“I can say without reservation that this is the case with our court,” says Jamal. “We are adjudicating one case at a time depending on what comes before us. It’s very difficult to predict which judges are going to vote in which direction on which cases – it really depends on the facts and the circumstances and the submissions, and often we don’t know going into a hearing what the result will be until we come out and we caucus. Sometimes your colleagues will surprise you.”
The demands of the job
All the judges previously worked on three-person panels at provincial appeal courts, but the daily routine at the Supreme Court still has the power to surprise and even shock.
“The volume of work is crushing,” says Kasirer. “It’s not so much that you don’t have time to think but that you’ve got to keep moving. The average Canadian might say, you hear 60 or 70 cases a year, are you playing golf all the time? But we also have hundreds of leave applications, where we first have to decide whether we’ll hear a case. And to decide whether we hear a case, we have to study it. Every case seems to pose metaphysical questions that don’t have obvious answers, and every single case is a tough one – you have to go to the bottom of the well every time.”
The court’s workload changed dramatically with the arrival of the Charter of Rights and Freedoms in 1982 – existing legislation had to be re-examined and reinterpreted against the rights and freedoms enunciated by the Charter. Unresolved political issues and fundamental legal problems all too often end up in court, leaving judges as the default ultimate arbiters.
Cases are more complex, with dozens of intervenors having their say, and the volume of material is many times greater than a few decades ago. The toughness of the job is undeniable, but for the cerebral jurists who find their way to the nation’s apex court, that is also where the satisfaction is found.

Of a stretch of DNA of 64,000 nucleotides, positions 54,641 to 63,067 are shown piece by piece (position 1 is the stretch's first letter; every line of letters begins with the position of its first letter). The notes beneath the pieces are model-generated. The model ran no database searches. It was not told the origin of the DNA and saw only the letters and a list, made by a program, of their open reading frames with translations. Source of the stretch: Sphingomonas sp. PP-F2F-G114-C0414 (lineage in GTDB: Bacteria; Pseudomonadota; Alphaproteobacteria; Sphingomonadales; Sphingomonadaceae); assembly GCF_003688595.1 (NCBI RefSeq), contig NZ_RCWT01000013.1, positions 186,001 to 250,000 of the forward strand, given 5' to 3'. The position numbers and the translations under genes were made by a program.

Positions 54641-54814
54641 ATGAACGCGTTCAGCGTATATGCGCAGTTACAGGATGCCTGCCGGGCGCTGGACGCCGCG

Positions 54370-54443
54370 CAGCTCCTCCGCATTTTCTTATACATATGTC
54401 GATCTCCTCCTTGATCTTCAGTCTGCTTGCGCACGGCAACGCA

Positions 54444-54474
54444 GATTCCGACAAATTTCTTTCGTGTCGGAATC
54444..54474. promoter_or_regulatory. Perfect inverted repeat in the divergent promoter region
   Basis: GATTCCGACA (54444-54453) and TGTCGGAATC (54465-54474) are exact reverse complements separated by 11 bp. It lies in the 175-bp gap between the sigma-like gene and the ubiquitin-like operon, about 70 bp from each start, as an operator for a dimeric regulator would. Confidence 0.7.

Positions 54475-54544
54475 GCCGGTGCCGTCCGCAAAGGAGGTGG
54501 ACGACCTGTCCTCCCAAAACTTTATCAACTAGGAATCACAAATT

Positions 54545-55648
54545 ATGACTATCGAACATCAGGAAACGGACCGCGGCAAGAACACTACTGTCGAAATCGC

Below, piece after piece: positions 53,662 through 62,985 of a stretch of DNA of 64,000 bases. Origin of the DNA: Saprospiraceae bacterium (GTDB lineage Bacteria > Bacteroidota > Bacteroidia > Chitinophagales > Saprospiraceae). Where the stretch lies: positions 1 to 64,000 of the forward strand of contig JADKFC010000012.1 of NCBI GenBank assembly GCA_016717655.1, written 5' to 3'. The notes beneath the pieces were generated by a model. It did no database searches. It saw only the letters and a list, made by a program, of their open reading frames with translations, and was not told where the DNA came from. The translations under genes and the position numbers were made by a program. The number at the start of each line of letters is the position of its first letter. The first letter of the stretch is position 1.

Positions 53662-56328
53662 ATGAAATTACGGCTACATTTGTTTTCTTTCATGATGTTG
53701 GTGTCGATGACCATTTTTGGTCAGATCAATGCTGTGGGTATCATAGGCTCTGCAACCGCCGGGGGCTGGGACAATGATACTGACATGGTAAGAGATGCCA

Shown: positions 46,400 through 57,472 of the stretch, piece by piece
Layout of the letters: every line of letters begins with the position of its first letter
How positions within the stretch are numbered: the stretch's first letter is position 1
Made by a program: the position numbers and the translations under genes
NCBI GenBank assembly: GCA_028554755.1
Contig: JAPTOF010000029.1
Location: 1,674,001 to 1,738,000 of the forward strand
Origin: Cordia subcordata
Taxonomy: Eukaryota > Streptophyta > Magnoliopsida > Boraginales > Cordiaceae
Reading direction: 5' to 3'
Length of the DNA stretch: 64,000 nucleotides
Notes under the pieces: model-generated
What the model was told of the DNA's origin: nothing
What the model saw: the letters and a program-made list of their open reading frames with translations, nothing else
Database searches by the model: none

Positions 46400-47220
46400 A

“It’s humbling and it’s also totally fascinating to be dealing with issues that are thought to be of national importance,” says Martin, likening every written judgment to a masters-level thesis.
“You don’t get easy cases. They require a very deep dive – where do they fit in jurisprudence, what is the appropriate response here, how will it serve people, is this not just a principled rule but a practical one? – and practical for the whole country. We’re getting to really basic questions about law and people and the relationship between them.”
“The great gift of McGill”
With a bilingual legal program offering degrees in both common law and civil law, McGill’s Faculty of Law is clearly a good fit with the needs and priorities of the Supreme Court. Having taught at McGill for two decades (Jamal being among his students), Kasirer can spot a commonality in his alumni colleagues.
“A McGill legal education and an exposure to the kind of law done there, and to life in Montreal, leaves a mark on a person. McGill does something different as a Faculty with a conception of law that is not univocal – it’s like if you speak multiple languages, you’re aware of a reality that transcends the language you know best.”